SANTA FE, N.M. (CN) — New Mexico jail officials let a pretrial detainee vomit blood for seven hours before giving him medical attention — whereupon they declared him dead, though he was not — yet, his survivors claim in court.
The estate of Douglas Edmisten sued Cibola County Detention Center director Michael Dodds, a jail lieutenant and two of its medical providers on July 5 in Santa Fe County Court.
(The 21-page lawsuit misspells Edmisten’s name as Edminsten.)
Edmisten, 50, a military veteran, was awaiting trial on misdemeanor charges, including DUI and traffic offenses. He sought help at 10:14 p.m. on July 7, 2016, vomiting blood. Jailers “observed Doug falling down, lying on the floor and vomiting blood,” the complaint states. “No medical treatment was given to Doug and he was ordered to return to his jail pod. Doug Edmisten died on the floor of his jail pod shortly after 5:25 a.m. on July 8, 2016.”
During those seven hours, he was twice brought to the jail’s medical center, and both times sent back to his cell without receiving any medical care, his pleas for help, according to the complaint.
The only solace the dying man received was from fellow inmates, who begged guards to take him to the hospital and read Bible passages to him. Surveillance video from the jail obtained by KOB4 TV in Albuquerque shows inmates comforting the desperately ill man, cradling his head and forming a prayer circle.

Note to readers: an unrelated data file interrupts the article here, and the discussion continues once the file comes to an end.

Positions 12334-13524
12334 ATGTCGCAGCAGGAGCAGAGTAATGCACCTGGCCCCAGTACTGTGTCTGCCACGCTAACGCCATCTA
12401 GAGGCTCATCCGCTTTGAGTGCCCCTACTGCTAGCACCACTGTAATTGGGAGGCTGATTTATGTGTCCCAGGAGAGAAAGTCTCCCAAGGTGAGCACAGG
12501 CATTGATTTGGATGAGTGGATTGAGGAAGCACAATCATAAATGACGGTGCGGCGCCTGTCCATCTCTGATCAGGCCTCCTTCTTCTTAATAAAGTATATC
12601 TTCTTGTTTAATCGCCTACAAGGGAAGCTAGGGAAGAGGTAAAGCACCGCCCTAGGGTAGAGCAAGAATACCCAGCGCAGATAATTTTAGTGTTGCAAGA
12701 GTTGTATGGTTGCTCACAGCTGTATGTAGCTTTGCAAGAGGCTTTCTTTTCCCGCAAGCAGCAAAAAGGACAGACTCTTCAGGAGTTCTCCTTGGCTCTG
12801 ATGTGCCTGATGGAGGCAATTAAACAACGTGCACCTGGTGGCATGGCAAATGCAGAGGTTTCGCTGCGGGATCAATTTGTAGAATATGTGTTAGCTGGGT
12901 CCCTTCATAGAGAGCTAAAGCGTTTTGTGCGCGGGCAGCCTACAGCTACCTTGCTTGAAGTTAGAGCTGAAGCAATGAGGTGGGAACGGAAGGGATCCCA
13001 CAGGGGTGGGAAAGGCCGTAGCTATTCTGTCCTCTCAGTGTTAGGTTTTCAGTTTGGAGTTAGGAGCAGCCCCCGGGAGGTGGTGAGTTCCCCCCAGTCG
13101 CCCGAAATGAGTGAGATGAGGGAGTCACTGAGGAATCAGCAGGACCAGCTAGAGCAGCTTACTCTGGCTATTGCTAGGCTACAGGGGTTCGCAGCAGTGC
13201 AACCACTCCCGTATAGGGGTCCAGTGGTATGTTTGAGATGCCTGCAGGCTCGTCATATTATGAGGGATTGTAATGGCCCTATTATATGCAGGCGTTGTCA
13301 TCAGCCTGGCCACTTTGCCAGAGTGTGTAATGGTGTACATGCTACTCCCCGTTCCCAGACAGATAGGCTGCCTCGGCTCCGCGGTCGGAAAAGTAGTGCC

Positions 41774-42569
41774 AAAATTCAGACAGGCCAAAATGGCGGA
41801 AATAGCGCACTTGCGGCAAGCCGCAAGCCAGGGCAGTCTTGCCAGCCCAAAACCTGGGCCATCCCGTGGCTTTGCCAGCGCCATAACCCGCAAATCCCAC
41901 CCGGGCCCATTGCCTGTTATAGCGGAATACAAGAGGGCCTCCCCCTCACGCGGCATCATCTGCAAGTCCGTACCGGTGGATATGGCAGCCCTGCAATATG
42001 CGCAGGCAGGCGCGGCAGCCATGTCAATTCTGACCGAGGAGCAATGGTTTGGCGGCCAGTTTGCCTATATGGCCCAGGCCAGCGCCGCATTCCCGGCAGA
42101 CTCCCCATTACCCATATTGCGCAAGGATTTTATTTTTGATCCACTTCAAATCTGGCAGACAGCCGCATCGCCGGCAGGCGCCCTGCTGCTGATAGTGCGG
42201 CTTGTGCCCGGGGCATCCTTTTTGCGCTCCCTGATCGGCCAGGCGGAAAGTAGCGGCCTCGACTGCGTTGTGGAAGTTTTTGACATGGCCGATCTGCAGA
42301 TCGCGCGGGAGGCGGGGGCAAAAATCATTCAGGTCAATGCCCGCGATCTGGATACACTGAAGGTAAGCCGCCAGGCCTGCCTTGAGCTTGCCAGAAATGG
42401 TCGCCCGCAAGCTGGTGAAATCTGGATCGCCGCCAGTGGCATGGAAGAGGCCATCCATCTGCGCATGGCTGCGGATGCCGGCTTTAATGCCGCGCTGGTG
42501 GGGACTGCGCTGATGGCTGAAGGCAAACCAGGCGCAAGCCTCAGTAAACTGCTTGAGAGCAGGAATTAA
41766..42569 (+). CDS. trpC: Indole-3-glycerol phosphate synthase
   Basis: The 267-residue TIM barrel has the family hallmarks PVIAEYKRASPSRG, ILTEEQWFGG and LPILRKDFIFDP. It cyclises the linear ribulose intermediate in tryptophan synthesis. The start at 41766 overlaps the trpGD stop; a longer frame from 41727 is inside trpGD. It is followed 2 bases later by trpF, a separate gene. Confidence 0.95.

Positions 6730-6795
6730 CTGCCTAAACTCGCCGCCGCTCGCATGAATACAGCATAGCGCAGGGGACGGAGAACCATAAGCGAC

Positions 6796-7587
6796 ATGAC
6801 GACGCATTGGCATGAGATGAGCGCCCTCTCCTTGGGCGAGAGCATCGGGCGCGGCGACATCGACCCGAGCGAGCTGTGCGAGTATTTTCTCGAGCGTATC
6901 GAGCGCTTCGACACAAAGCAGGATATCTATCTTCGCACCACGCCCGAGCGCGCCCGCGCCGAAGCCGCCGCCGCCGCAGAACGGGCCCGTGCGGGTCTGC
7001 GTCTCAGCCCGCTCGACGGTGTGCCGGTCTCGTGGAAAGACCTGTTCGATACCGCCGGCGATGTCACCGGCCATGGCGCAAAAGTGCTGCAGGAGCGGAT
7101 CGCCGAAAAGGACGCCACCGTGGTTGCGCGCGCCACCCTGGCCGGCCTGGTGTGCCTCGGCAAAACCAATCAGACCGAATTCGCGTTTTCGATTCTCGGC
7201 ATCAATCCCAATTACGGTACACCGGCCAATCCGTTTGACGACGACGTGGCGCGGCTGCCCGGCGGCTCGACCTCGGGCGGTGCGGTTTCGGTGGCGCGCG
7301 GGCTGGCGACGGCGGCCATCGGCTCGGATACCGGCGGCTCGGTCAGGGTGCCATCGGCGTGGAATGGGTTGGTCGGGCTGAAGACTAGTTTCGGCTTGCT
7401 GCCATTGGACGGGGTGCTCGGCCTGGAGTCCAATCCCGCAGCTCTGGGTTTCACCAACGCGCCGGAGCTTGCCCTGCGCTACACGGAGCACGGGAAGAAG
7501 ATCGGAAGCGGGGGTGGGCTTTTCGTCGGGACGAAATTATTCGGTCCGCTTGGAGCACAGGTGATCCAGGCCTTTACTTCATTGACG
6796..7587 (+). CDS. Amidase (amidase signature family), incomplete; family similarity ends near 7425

Only when his fellow detainees told guards he had stopped breathing, at about 5 a.m., was any action taken. A medical tech couldn’t find Edmisten’s pulse, he was declared dead, and jailers made arrangements for his body to be taken away. Twenty minutes or so late, jail staff checked him with a pulse-oximeter and found he was still alive, but he died soon after, according to the lawsuit.
In addition to jail director Dodds, the defendants are Cibola County Lt. Gilbert Gonzales, a jail supervisor; Casey Salvador, a county employee hired “to provide medical care including emergency medical care” at the jail; and Michael Hildenbrandt, a registered nurse and the health services administrator at the jail. According to the complaint, all four were “acting under the color of state law and within the scope of (their) duties.” All are sued in their individual capacity.
An autopsy revealed that Edmisten, who was suffering from cirrhosis, had a burst blood vessel in his stomach.
Glenn Smith Valdez, the family’s attorney, told the Santa Fe New Mexican that Edmisten could have survived had he been given prompt medical treatment.
“They are trying to make this out as if he died from a terminal illness, and that’s not the truth,” Valdez told the weekly newspaper. “This is not some guy who was on death’s door from his medical condition. This is a guy who had a medical emergency, and they didn’t help him. He was throwing up blood and they didn’t help him.”
The estate seeks punitive damages for constitutional violations, including due process violations and inhumane conditions of confinement, medical negligence, deliberate indifference, pain and suffering, negligence, and lost chance of survival.
Attorney Smith Valdez is in Albuquerque.